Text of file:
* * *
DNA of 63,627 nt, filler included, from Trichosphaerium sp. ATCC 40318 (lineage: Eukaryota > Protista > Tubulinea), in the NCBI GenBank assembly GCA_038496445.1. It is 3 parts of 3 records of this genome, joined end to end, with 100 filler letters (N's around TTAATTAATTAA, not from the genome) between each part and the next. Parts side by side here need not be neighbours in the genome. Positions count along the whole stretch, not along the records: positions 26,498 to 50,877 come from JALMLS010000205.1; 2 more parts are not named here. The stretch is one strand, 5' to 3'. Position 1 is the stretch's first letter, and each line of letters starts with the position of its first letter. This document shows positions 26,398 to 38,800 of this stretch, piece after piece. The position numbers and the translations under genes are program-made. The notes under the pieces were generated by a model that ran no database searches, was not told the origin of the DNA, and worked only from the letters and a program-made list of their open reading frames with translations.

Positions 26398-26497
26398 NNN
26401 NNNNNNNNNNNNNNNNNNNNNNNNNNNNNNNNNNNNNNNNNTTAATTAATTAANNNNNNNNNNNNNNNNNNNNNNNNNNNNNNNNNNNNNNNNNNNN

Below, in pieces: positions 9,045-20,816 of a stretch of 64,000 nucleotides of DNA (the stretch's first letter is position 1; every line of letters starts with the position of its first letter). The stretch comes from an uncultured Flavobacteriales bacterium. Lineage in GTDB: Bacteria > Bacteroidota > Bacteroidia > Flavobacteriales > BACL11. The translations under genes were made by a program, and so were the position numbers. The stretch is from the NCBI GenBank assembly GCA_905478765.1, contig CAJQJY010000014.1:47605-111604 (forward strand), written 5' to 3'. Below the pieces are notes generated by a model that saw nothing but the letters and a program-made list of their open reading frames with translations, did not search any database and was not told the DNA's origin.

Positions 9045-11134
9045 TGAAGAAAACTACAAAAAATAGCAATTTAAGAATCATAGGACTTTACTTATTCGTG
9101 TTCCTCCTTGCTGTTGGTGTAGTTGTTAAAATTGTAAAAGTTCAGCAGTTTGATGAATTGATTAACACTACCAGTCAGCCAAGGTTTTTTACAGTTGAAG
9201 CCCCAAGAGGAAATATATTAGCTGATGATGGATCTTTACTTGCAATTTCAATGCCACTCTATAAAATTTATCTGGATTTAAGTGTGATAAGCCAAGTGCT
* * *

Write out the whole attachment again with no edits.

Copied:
DNA of 63,627 nt, filler included, from Trichosphaerium sp. ATCC 40318 (lineage: Eukaryota > Protista > Tubulinea), in the NCBI GenBank assembly GCA_038496445.1. It is 3 parts of 3 records of this genome, joined end to end, with 100 filler letters (N's around TTAATTAATTAA, not from the genome) between each part and the next. Parts side by side here need not be neighbours in the genome. Positions count along the whole stretch, not along the records: positions 26,498 to 50,877 come from JALMLS010000205.1; 2 more parts are not named here. The stretch is one strand, 5' to 3'. Position 1 is the stretch's first letter, and each line of letters starts with the position of its first letter. This document shows positions 26,398 to 38,800 of this stretch, piece after piece. The position numbers and the translations under genes are program-made. The notes under the pieces were generated by a model that ran no database searches, was not told the origin of the DNA, and worked only from the letters and a program-made list of their open reading frames with translations.

Positions 26398-26497
26398 NNN
26401 NNNNNNNNNNNNNNNNNNNNNNNNNNNNNNNNNNNNNNNNNTTAATTAATTAANNNNNNNNNNNNNNNNNNNNNNNNNNNNNNNNNNNNNNNNNNNN

Below, in pieces: positions 9,045-20,816 of a stretch of 64,000 nucleotides of DNA (the stretch's first letter is position 1; every line of letters starts with the position of its first letter). The stretch comes from an uncultured Flavobacteriales bacterium. Lineage in GTDB: Bacteria > Bacteroidota > Bacteroidia > Flavobacteriales > BACL11. The translations under genes were made by a program, and so were the position numbers. The stretch is from the NCBI GenBank assembly GCA_905478765.1, contig CAJQJY010000014.1:47605-111604 (forward strand), written 5' to 3'. Below the pieces are notes generated by a model that saw nothing but the letters and a program-made list of their open reading frames with translations, did not search any database and was not told the DNA's origin.

Positions 9045-11134
9045 TGAAGAAAACTACAAAAAATAGCAATTTAAGAATCATAGGACTTTACTTATTCGTG
9101 TTCCTCCTTGCTGTTGGTGTAGTTGTTAAAATTGTAAAAGTTCAGCAGTTTGATGAATTGATTAACACTACCAGTCAGCCAAGGTTTTTTACAGTTGAAG
9201 CCCCAAGAGGAAATATATTAGCTGATGATGGATCTTTACTTGCAATTTCAATGCCACTCTATAAAATTTATCTGGATTTAAGTGTGATAAGCCAAGTGCT